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This is the time of year when leaves begin to fall—hence the season is called fall—making lawns rather unsightly. Our flower beds are beginning to fade because of environmental adversities. Whatever the case, we need to gather the leaves and discard plant rubbish.
Is this debris trash or treasure? It can be treasure if you don't dispose but rather, compost! A ton of leaves is worth over $10 in nutrients alone. Leaf mold has a miraculous ability to hold moisture. Subsoil can hold a mere 20 percent of its weight, good topsoil will hold 60 percent, but leaf mold can retain 300 to 500 percent of its weight in water. Leaves and plant material can be used to improve growing conditions for the next season. Composting is the "natural" way of doing things. Nature has been successfully composting for millions of years.
Compost is a mixture of decomposing and rotting debris that can be used to add fertilizing elements back into the soil. Composting is a process that returns plant and animal matter back to the soil and completes the natural life cycle. This cycle began when you planted the seed. As the small plant of the seed grew, it took nutrients from the soil to make cells and metabolites. As the plant grew larger, more minerals were required and accumulated. When the plant dies, it is decomposed and the "borrowed elements" returned to the soil. Thus, the cycle is completed. At this time of the year you decide whether this natural recycling system will benefit your soil or the garbage dump.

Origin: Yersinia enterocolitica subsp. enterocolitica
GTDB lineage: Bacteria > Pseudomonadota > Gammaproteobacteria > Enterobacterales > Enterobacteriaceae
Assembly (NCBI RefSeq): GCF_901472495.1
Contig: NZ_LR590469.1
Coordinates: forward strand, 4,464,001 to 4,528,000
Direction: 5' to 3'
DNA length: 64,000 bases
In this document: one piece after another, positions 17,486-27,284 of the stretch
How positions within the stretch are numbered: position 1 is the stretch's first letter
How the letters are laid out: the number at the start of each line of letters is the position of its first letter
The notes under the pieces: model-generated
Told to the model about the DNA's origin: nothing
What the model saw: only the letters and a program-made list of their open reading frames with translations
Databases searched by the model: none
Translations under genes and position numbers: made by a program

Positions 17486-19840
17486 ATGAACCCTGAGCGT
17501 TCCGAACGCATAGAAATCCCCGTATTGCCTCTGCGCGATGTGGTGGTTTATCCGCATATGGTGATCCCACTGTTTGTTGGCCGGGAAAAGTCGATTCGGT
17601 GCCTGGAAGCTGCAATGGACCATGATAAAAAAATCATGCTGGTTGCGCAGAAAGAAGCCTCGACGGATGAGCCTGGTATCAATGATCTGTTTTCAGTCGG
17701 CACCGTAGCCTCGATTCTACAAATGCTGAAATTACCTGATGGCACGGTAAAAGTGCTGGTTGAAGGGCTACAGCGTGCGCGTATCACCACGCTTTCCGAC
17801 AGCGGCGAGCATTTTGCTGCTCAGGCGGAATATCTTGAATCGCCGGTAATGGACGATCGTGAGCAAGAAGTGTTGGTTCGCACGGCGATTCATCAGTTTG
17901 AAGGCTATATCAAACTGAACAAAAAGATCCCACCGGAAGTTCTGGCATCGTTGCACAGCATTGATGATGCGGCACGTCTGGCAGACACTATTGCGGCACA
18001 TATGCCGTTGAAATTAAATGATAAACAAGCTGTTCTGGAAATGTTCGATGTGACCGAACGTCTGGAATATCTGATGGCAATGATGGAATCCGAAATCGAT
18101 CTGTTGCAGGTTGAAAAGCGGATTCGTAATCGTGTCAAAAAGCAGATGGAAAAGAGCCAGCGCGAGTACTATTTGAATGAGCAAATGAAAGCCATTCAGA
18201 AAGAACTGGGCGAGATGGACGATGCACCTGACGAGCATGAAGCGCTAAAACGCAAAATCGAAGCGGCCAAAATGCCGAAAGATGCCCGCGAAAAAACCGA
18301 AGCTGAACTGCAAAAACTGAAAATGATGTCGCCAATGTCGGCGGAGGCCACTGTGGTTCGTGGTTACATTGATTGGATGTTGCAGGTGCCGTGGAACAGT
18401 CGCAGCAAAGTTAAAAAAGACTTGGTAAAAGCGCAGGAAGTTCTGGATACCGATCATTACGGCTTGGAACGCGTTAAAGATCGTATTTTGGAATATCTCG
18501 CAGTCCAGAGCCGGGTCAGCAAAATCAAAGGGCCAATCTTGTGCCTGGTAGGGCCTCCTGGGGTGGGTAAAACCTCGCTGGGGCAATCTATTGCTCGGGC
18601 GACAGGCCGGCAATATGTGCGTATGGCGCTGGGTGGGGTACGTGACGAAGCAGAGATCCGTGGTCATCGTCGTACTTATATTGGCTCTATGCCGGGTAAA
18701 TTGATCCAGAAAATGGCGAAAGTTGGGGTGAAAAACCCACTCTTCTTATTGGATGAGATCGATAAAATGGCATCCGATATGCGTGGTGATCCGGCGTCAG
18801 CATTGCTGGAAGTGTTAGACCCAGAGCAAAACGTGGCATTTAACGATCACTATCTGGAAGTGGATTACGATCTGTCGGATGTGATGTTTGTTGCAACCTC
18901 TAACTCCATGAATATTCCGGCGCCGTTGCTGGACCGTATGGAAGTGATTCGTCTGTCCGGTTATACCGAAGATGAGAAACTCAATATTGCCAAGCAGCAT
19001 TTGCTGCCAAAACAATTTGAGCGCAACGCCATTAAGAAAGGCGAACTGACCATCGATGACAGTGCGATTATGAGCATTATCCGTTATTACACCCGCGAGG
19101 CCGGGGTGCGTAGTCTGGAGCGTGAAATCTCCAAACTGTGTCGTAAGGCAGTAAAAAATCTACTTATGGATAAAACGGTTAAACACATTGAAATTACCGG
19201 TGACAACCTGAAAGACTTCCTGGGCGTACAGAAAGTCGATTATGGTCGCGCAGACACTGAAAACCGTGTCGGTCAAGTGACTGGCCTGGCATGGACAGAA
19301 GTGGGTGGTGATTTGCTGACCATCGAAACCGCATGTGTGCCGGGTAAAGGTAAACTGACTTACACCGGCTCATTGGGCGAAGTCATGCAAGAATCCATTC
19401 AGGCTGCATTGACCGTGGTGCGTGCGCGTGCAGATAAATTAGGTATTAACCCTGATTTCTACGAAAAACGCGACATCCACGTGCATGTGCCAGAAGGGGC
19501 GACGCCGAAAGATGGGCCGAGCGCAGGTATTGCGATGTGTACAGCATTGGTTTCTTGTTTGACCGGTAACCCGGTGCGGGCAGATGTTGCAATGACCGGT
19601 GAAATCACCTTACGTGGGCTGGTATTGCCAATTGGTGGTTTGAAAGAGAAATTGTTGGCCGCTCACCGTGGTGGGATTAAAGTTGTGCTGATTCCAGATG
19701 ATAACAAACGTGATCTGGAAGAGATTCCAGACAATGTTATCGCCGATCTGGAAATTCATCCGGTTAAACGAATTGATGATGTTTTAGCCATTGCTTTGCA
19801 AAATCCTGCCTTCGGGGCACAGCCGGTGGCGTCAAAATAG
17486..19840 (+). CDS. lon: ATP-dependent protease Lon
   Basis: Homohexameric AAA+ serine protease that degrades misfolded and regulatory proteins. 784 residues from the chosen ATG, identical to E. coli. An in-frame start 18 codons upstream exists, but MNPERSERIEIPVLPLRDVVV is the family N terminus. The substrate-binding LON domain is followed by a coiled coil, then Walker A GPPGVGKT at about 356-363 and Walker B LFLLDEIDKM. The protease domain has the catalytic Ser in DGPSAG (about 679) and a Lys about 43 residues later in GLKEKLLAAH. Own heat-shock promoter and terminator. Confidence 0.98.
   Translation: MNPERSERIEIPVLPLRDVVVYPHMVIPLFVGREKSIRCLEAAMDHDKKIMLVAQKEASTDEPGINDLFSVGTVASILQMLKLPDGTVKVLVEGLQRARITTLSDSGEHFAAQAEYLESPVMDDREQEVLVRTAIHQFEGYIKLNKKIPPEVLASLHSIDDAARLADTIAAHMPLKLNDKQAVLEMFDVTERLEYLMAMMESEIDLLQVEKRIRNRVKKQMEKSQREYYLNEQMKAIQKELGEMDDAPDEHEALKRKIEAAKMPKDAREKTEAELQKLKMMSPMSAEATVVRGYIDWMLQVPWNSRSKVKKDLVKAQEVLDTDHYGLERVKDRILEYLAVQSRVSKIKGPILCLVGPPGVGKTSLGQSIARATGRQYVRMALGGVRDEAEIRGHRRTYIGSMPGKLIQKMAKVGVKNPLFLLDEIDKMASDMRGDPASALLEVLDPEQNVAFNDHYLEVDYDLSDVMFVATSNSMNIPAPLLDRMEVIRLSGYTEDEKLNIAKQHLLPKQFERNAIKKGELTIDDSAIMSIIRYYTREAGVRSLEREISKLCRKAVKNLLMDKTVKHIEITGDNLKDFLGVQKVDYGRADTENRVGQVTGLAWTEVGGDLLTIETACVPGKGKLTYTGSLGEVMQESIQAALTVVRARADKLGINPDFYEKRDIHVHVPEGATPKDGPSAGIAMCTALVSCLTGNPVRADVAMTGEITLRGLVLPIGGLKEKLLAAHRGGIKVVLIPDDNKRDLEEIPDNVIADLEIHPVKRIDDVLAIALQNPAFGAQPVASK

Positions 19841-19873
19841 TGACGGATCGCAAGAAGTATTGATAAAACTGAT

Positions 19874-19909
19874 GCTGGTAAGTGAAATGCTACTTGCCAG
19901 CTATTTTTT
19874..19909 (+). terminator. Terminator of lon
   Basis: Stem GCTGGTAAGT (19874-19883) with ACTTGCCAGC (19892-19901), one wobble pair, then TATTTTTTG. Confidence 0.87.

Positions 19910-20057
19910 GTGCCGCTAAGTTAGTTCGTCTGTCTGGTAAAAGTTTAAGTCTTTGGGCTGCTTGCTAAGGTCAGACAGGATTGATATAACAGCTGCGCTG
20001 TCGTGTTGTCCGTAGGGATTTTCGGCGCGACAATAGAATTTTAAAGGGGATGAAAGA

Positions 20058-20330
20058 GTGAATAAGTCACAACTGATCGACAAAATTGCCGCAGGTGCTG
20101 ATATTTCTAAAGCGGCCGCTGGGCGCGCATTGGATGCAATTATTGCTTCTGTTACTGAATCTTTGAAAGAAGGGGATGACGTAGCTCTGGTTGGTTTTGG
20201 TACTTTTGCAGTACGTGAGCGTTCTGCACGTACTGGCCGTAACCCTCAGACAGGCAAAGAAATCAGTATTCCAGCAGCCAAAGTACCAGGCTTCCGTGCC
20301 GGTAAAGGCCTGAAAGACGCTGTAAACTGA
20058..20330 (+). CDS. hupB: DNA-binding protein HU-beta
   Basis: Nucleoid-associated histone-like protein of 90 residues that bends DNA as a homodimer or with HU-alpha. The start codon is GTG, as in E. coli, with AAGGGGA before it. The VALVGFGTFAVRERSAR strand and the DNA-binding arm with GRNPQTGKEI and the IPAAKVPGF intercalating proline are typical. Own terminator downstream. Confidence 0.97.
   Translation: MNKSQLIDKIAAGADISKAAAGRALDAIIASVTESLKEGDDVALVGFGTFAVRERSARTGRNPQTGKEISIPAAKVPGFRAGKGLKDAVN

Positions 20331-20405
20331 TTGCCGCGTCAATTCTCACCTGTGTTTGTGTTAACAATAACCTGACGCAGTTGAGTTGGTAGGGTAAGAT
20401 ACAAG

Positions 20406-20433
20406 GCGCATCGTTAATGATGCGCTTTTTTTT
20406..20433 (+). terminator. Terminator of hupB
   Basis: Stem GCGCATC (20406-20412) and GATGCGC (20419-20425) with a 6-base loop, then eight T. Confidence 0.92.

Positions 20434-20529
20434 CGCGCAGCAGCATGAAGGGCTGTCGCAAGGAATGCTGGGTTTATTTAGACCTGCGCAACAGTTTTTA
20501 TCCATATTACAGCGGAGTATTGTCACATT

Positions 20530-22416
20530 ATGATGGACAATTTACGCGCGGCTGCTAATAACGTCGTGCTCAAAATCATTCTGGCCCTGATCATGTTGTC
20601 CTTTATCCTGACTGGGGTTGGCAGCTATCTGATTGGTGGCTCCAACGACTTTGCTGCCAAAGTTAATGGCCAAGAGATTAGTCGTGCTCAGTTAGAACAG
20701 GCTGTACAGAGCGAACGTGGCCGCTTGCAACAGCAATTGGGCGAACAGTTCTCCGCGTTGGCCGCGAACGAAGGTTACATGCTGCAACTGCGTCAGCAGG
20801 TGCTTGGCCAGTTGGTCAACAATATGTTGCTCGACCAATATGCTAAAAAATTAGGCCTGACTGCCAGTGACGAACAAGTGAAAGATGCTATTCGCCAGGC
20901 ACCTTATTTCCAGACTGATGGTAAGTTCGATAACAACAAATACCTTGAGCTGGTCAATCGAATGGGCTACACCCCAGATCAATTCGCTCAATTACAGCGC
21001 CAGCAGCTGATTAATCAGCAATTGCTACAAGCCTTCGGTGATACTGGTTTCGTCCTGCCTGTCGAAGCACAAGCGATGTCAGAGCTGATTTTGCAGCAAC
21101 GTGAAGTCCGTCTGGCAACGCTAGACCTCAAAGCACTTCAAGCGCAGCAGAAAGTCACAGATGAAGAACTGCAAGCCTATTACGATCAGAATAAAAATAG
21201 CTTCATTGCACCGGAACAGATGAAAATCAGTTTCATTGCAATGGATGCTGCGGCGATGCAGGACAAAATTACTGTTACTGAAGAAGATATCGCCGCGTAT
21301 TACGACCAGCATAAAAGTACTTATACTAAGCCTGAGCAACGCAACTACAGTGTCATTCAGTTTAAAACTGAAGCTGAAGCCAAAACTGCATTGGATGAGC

The advantage of using organically?released fertilizer elements is mainly one of economics. They are free! Gardeners should realize that organically?released fertilizer elements do not differ in any form or fashion from those fertilizer elements obtainable from other sources. The organic combinations of elements must be reduced to some soluble inorganic form before being absorbed by plants again. These inorganic forms are also found in commercial fertilizers. Armed with this information, one can readily recognize the fallacy in the claim that vegetables and other food products that have been fertilized with chemical fertilizers are somehow harmful to human health and are not as tasty as those in which the same elements were supplied from compost or other "natural fertilizers." The main advantage, other than an economical fertilization technique, is that compost added to the soil will improve soil tilth and its ability to hold moisture. These factors will encourage optimum plant growth and maximum yields if proper cultural practices are followed.